The study “Impact of the Food-Labeling and Advertising Law Banning Competitive Food and Beverages in Chilean Public Schools, 2014–2016”, recently published in the American Journal of Public Health, evaluated information from food labels in 24 public school kiosks in the municipality of Santiago de Chile. The outcome was the percentage of foods high in calories, sugar and saturated fats and the mean difference between 2014 and six months after the law came into force.
Implemented in 2016, the Food-Labeling and Advertising Law (FLAL) responded to a health crisis in the country, which saw obesity rates in children double from 12% in 1993 to 24.2% in 2015. Regulations established compulsory front-of-pack warning labels and a total ban on sales in schools of packaged high-in foods and beverages offered in competition with government school meals, with gradually decreasing cutoffs until 2019.
Researchers noted that restrictions “have shown positive effects on school food environments, reducing on-campus availability, access, and, consequently, purchase and consumption of unhealthy foods and beverages.”
Foods exceeding any cutoffs decreased from 90.4% in 2014 to 15% in 2016. Availability of solid products exceeding any cutoffs went from 97% in 2014 to 14% in 2016 and liquid products from 75.8% in 2014 to 14.3% in 2016. Data for solid products showed substantial reductions across all categories, while liquid products saw a decrease in calories, total sugar and saturated fat but an increase in sodium.
The findings also indicated the largest reductions in calories and total sugars, noting that changes were primarily made in the product mix available rather than in the reformulation of products previously classified as competitive food and beverages.
“Our results suggest that new products complying with the law replaced existing ones, which is in line with Chilean food industry claims that indicate 18% of food products have been reformulated because of the FLAL,” researchers noted.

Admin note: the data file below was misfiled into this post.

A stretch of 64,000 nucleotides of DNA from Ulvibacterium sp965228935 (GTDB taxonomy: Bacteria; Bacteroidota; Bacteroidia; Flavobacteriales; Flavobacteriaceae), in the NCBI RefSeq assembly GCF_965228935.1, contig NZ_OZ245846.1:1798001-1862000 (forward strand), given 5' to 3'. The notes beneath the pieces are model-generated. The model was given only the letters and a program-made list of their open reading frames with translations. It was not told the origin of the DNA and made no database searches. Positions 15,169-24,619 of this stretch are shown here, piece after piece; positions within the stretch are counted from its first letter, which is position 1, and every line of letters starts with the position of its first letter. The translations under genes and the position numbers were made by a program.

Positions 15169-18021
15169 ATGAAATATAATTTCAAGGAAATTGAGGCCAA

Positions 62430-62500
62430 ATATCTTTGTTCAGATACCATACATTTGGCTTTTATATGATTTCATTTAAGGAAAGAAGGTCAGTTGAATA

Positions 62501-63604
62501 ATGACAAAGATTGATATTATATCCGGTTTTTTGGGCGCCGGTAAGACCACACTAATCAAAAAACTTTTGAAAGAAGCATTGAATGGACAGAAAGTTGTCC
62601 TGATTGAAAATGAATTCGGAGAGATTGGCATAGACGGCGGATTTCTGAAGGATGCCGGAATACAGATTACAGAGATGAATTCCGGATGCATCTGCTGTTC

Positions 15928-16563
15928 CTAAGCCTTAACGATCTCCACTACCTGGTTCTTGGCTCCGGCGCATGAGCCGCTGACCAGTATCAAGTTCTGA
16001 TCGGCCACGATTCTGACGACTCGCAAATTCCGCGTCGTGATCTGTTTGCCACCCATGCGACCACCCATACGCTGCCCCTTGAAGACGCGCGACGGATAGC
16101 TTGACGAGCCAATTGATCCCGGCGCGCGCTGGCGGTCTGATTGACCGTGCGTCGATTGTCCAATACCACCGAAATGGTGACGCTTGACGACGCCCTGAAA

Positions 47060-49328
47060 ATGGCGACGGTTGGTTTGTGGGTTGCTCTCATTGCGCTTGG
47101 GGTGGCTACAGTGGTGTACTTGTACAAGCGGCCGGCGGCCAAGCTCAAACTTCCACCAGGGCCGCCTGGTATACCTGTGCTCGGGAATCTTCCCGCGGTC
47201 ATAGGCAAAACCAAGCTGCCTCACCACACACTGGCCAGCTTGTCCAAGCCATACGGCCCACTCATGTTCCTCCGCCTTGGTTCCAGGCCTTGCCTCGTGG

In 2014, bakery products, candy, and drinks were the most common food categories and accounted for 87.3% of food products. In 2016, there were substantially less bakery and more drinks, cereals, ice cream, and milk and dairy products. The proportion of fruits and vegetables available increased from 0.7% to 3.2% between 2014 and 2016.
Despite initial positive results, authors say “further research should explore the impact of the policy with a longer follow-up and examine the effects in children’s food intake and health outcomes.”
The study, which was uncontrolled before and after data collection, suggests that policies addressing school surroundings may help to protect students from substitution effects and advises restrictions on marketing to children in public spaces.
Authors also expressed concern about unintended consequences of a possible rise of non-sugar sweeteners, which may contribute to increased risk of obesity and diabetes.
Source: American Journal of Public Health,
September 2019, Volume 109, Number 9, Pages 1249-1254, doi: 10.2105/AJPH.2019.305159
“Impact of the Food-Labeling and Advertising Law Banning Competitive Food and Beverages in Chilean Public Schools, 2014–2016”
Authors: C. Massri, et al.